American billionaire Tim Draper is spooked by India's new Citizenship Act that "chooses one religion over another"
- One of Silicon Valley’s most famous personalities
Tim Draperhas now spoken out against India’s Citizenship Amendment Act.
- Draper said that he is seriously concerned about his funding plans in India.
billionaireentrepreneur currently invests in India through Blume Ventures.
On Thursday, the protests took a new turn as thousands gathered across Delhi, Mumbai, Bengaluru, Hyderabad and many more.
India choosing one religion over another makes me seriously concerned about my plans to fund businesses there.… https://t.co/p4OhpxcwEK— Tim Draper (@TimDraper) 1576766899000
The billionaire entrepreneur who has invested in Skype, Tesla, SpaceX and Twitter, is known to be one of the most prominent faces of Silicon Valley. He also runs the famous
Before CAA, he was keen on India. Indian VC firm Blume Ventures had signed up with the Draper Venture Network. And, he had begun investing through Blume Ventures. But that’s not where Draper’s connections with India end.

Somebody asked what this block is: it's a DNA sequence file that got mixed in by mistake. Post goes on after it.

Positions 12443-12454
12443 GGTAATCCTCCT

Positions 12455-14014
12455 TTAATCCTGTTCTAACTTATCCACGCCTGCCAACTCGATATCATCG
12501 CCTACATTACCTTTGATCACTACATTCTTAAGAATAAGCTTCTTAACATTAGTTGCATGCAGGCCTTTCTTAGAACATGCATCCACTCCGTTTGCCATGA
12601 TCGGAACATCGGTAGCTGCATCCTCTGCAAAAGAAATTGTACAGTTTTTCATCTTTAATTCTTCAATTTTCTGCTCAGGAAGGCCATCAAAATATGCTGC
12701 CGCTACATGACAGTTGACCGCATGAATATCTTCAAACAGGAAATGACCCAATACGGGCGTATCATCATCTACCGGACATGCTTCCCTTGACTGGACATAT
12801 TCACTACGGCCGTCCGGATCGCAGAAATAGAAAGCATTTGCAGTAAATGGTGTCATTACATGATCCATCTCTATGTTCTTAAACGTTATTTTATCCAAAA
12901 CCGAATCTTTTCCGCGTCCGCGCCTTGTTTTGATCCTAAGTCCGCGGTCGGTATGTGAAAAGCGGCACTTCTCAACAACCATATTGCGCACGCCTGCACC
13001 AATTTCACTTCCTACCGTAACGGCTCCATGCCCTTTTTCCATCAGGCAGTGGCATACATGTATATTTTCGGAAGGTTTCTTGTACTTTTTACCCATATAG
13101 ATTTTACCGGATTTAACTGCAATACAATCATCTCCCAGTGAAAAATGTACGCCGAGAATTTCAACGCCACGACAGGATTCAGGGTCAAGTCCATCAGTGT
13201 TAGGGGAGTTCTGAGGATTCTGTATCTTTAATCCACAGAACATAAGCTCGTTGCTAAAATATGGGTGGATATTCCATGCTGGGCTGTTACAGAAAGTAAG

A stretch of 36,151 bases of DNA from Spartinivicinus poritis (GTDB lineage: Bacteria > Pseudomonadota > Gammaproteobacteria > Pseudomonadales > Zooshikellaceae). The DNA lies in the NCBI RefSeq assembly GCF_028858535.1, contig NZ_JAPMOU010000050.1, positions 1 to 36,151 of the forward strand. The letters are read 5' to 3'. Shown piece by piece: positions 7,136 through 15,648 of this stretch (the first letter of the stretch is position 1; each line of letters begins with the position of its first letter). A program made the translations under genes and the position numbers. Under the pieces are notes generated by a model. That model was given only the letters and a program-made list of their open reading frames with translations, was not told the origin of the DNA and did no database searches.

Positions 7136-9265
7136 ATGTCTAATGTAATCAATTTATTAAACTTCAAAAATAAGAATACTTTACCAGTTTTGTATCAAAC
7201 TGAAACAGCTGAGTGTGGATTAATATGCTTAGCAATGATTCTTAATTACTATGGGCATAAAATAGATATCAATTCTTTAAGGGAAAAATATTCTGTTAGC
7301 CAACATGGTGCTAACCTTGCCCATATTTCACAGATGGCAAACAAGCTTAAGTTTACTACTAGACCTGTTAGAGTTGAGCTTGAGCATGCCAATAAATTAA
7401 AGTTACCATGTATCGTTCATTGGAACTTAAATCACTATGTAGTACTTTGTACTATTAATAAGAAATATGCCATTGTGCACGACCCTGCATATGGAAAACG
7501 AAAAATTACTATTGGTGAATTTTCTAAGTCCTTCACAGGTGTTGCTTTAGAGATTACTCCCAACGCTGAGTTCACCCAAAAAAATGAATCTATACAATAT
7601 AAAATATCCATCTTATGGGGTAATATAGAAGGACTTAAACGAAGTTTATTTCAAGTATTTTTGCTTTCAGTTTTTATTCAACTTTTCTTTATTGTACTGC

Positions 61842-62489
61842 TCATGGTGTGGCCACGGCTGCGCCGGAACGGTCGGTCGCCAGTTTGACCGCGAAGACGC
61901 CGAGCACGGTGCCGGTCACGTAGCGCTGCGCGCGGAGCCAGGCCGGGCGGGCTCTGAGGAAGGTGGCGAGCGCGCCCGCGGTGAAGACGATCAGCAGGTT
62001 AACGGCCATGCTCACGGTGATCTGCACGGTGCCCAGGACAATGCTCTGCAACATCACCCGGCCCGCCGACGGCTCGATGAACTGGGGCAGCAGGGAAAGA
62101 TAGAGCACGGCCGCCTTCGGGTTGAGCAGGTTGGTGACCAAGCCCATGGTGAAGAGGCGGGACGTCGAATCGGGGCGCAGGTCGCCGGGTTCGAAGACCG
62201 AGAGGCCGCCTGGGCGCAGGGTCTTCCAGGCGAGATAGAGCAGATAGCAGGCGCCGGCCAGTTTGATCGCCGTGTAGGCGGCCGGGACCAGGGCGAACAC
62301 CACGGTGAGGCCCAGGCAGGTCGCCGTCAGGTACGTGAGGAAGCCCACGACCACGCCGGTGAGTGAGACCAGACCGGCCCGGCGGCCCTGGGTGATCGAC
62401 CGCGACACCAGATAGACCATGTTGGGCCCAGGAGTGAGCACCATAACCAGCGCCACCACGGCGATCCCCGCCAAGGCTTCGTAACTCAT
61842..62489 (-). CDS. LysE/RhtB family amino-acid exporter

His other VC firm Draper Fisher Jurvetson had an Indian arm which invested in Cleartrip, electric vehicle manufacturer Reva and more. However, he exited India in 2016 after selling the entire portfolio to Hong Kong-based NewQuest Capital Partners.
When he decided to re-enter India with Blume Ventures, Draper had said it was because of Modi.
“Modi is taking steps to root out Indian corruption. I think that will promote integrity throughout the country. Integrity promotes growth and confidence,“ Draper said in an email interview to ET.
But now, the very move by Modi is making him turn his back on the country.
India has seen atleast 10 instances of section 144 in the last 8 months of Modi 2.0
- Global vaccine plan may allow rich countries to buy more
- China bags Iran’s friendship with a loan — costs India the crucial Chabahar port project
- UK bans Huawei from future 5G network
- Google Cloud's Confidential Computing encrypts customer data in-use
- Spotify’s new feature wants to point Indians to the ‘top’ and ‘trending’ podcasts in India